The Keynote Speaker, John Honeycutt (Discovery Channel) was the high point of the day as he unveiled Sony’s new 3D camera which I am sure will cause a sensation on the floor of the convention this week.  Some of the specs were outlined such as 3-inch CMOS sensors per eye, Full HD (1920×1080), interchangeable lenses, convergence control and full metadata support. Discovery will be conducting field tests of  the “Concept” prototype this July. The reaction from the house was palpable.

Can there (ever) be a Common Worldwide 3D-TV Broadcast Standard?
When the SMPTE engineers came out after lunch to repeat everything we had been hearing for the last two days, I started to nod off. So I will leave it to Debra Kaufman to fill us in on the details.

3D Digital Summit Day 1

Eye strain goes with the territory when sitting in a darkened conference room and donning the RealD glasses every half hour for  most of the  day.  But the footage was worth it!  We looked at U2, Dave Matthews, NFL football, Alice in Wonderland and Clash of the Titans, as well as a Praying Mantis eating the head off a fly.  Much of the material was breathtaking, but why do they have to play the music at 100+ decibels?  Do they think it makes the images look better?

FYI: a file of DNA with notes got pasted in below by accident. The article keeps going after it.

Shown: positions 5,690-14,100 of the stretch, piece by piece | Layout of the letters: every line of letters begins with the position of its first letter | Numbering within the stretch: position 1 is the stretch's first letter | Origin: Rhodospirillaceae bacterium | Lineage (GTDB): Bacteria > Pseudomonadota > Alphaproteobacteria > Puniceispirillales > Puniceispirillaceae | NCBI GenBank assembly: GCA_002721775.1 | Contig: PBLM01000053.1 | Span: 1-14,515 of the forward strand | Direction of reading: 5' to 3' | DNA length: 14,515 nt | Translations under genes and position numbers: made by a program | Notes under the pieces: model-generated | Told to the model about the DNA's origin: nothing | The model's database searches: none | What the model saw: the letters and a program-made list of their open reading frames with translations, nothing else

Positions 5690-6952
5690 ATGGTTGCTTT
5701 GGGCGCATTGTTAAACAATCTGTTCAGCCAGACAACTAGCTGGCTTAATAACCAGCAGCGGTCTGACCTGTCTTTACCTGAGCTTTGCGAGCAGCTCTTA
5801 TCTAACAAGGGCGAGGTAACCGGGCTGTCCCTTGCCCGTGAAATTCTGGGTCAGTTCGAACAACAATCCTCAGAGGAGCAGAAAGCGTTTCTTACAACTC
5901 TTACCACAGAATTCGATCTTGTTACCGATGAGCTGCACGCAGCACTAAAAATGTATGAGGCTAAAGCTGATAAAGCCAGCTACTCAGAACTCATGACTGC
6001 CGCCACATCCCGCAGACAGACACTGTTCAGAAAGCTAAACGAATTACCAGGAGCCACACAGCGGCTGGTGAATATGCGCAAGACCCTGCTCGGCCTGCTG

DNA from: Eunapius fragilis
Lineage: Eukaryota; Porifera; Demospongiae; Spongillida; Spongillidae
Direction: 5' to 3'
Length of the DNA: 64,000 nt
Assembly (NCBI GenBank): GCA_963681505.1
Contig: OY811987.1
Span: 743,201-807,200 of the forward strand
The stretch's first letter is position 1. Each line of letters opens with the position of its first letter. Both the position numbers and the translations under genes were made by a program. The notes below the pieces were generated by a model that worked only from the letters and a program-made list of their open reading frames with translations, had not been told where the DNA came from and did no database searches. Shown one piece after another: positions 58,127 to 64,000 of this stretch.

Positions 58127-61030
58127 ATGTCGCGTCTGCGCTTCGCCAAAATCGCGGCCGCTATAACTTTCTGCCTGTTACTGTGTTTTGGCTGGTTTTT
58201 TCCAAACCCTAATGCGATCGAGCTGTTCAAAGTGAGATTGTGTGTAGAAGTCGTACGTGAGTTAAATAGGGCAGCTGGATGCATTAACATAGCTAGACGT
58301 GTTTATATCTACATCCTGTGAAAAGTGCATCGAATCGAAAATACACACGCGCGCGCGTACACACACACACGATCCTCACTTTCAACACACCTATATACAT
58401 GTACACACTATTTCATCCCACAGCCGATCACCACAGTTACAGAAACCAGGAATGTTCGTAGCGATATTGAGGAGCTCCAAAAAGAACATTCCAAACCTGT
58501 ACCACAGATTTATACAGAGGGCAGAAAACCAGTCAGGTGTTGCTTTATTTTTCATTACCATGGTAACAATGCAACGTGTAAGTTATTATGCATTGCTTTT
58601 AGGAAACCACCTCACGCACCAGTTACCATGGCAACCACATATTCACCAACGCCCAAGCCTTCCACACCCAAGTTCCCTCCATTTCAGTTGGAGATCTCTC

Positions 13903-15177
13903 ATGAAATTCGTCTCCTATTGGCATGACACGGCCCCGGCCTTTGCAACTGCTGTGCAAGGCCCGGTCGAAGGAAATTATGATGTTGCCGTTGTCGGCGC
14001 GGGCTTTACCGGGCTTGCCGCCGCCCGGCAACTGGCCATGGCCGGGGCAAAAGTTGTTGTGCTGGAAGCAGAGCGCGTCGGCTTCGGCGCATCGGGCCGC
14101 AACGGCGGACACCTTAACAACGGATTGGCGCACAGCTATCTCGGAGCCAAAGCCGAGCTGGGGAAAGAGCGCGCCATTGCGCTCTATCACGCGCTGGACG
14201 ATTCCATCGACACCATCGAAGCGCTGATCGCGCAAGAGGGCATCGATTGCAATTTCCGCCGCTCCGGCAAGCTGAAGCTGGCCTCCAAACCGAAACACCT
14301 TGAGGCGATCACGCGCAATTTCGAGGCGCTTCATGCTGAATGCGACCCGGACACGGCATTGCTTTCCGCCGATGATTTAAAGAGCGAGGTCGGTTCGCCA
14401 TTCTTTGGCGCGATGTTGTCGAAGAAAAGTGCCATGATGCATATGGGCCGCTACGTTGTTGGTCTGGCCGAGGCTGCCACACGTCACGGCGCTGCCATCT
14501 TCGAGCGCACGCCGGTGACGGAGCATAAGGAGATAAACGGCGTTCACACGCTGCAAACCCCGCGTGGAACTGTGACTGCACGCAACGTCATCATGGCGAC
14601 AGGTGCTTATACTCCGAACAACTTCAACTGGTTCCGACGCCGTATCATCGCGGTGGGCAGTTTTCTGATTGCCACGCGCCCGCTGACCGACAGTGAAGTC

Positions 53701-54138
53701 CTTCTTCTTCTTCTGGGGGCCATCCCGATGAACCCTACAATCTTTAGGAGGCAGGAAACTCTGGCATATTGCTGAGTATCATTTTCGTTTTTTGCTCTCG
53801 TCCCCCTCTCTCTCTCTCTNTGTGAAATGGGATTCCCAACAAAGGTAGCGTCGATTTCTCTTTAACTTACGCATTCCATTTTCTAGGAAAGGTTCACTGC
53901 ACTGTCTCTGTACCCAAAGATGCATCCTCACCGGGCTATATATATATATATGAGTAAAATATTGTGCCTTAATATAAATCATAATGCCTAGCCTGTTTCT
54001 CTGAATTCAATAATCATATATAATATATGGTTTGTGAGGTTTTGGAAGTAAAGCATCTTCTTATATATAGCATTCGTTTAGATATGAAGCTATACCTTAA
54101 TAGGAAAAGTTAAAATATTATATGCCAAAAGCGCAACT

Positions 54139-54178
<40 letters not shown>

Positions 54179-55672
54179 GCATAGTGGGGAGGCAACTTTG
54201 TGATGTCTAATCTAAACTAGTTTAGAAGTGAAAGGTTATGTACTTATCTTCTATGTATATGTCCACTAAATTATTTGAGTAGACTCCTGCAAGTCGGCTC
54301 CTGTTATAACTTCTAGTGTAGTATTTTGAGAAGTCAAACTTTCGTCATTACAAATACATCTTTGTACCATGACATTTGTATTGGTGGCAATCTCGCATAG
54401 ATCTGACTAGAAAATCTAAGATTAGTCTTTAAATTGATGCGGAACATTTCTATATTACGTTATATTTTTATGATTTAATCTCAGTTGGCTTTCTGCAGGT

Morning Session

I’m a morning person but they managed to run out of coffee by 8:30am (ouch!) when the session was due to start.  Strangely, the organizers had not anticipated such a huge turnout as many were left standing without enough chairs, but not having caffeine in the morning was a cruel hoax, courtesy of  Sony and NAB.

Understanding Stereopsis and 3D Image Capture

Peter Lude’ and Steve Schklair kicked off with an illuminating and sweeping explanation of Stereopsis.  We began to grasp the concepts of divergence, floating windows, edge violations,vertical alignment and the “wow” factor.  We also began to appreciate the difference between side by side cameras and beam splitters.

3D programming:  Lessons learned